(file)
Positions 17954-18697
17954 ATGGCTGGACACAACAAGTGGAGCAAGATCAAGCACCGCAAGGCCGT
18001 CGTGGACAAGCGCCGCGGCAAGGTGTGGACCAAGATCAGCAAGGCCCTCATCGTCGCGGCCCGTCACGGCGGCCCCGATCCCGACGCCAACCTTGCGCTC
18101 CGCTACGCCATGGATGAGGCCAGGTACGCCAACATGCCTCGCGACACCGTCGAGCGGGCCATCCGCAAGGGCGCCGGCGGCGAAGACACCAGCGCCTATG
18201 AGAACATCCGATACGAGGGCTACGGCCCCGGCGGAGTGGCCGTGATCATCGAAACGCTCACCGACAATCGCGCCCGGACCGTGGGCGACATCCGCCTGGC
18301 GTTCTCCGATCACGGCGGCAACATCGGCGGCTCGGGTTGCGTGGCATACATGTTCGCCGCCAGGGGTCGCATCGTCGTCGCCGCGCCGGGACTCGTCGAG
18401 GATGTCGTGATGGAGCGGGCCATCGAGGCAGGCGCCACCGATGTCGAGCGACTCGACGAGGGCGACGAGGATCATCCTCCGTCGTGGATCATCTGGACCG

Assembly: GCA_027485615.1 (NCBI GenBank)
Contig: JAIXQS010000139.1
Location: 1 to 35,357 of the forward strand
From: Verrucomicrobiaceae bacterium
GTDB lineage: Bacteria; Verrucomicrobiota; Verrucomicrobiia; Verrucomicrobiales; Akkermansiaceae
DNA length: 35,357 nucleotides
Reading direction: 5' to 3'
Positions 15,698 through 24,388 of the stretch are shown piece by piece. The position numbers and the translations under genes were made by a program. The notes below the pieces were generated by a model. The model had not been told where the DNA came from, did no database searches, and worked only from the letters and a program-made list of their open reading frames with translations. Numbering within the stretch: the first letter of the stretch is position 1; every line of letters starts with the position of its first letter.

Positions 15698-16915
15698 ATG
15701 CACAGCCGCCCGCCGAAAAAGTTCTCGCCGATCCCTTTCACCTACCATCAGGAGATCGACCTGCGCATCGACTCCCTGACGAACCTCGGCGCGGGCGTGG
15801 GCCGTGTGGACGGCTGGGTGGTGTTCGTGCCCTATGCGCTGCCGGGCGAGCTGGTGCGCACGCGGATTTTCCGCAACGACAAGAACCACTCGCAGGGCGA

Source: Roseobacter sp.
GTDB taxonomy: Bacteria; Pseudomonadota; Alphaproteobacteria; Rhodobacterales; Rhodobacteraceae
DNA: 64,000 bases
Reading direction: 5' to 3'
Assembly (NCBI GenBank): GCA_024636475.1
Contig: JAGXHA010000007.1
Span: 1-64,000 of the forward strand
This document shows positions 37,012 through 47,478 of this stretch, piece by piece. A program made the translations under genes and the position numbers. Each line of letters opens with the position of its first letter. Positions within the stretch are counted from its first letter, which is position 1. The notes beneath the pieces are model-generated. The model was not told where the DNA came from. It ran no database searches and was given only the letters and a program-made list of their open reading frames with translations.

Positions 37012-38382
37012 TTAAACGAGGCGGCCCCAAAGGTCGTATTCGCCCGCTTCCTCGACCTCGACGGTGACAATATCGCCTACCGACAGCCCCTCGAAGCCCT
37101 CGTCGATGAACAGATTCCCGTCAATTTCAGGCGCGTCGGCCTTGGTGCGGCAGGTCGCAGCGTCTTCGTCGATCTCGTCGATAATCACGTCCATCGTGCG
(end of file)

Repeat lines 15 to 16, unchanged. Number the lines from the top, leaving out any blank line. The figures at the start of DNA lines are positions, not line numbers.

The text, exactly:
Positions 15,698 through 24,388 of the stretch are shown piece by piece. The position numbers and the translations under genes were made by a program. The notes below the pieces were generated by a model. The model had not been told where the DNA came from, did no database searches, and worked only from the letters and a program-made list of their open reading frames with translations. Numbering within the stretch: the first letter of the stretch is position 1; every line of letters starts with the position of its first letter.

Positions 15698-16915